They brought her whatever pieces were left for her to take home for dinner and supper, and she was often very tired. But she could hear what went on in King Roughbeard’s castle, and at last the servants told her that a great festival was about to take place in honour of the young king’s marriage.

The poor wife, who remembered that she could once have been his wife but for her pride, felt very sad; yet she could not help going to the door of the grand saloon, that she might see the company arrive.

The prince recognizes her, and in the process she is greatly humilliated:

she saw all at once a noble-looking prince approaching her. He was richly dressed in velvet and silver, and wore a golden order across his shoulders. He saw the beautiful princess who had lost her position through her own pride standing at the door. He knew her at once, although she was so meanly dressed; but when he advanced and took her by the hand, to lead her into the ball-room, saying that she must dance with him, she was in a terrible fright, and strug­gled to get free, for she knew it was King Roughbeard, her lover, whom she had treated with contempt. But it was useless to refuse, he held her hand so tightly, and led her in.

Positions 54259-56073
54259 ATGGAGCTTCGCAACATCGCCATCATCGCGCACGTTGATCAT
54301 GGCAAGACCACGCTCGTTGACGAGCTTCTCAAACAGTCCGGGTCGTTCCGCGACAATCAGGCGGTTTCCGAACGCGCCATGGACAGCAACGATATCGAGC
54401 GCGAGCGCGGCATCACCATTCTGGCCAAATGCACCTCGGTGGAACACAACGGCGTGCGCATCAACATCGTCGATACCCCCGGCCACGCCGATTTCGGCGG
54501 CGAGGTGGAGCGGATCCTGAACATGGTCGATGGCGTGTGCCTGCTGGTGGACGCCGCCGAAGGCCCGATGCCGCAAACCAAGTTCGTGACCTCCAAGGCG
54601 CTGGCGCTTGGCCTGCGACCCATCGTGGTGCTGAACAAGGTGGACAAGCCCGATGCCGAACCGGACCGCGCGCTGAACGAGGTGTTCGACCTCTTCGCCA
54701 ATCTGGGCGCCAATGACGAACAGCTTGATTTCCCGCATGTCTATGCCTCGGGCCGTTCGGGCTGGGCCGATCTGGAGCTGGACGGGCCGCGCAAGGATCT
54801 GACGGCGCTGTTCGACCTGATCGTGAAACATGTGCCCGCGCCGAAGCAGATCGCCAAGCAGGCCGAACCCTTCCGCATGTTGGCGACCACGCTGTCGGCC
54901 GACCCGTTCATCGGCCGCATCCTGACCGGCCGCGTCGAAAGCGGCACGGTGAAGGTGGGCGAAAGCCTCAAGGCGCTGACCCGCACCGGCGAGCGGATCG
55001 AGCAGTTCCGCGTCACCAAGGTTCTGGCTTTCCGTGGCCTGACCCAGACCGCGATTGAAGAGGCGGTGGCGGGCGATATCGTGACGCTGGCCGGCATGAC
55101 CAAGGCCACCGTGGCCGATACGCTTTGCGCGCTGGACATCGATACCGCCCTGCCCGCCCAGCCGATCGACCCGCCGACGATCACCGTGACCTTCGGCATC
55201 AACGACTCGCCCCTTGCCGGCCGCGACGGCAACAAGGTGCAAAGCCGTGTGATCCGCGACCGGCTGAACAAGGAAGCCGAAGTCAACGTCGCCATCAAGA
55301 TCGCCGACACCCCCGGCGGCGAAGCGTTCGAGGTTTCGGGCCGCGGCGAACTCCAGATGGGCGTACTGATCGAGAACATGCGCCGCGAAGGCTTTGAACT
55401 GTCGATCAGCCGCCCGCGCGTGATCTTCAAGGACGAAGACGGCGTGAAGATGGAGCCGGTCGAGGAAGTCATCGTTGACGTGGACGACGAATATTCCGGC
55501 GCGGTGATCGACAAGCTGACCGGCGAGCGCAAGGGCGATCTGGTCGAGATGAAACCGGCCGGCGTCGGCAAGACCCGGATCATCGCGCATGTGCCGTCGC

In the struggle the band that fastened her basket round her waist broke, and all the broken pieces [kitchen scraps] which the servants had given her were scattered on the floor, and rolled in all directions, while the company looked on and laughed, in tones of mockery. Her shame was now complete, and she wished she could at that moment hide herself a thousand fathoms deep in the earth. She rushed to the door to run away

What she doesn’t know is that her husband has been the prince (now king) all along.  The prince catches up with her and explains:

” Do not fear,” said he, in a gentle tone; ” I am the wandering minstrel with whom you have lived in the wretched house in the wood are the same. My love for you made me disguise myself that I might win you through your father’s oath. I was the hussar who upset your basket I have done it to try if, after all, you really loved King Roughbeard, whom you refused and mocked; and I hoped that your proud thoughts would be humbled, and your haughty spirit bend, and that it would be as a punishment for having mocked and spurned me.”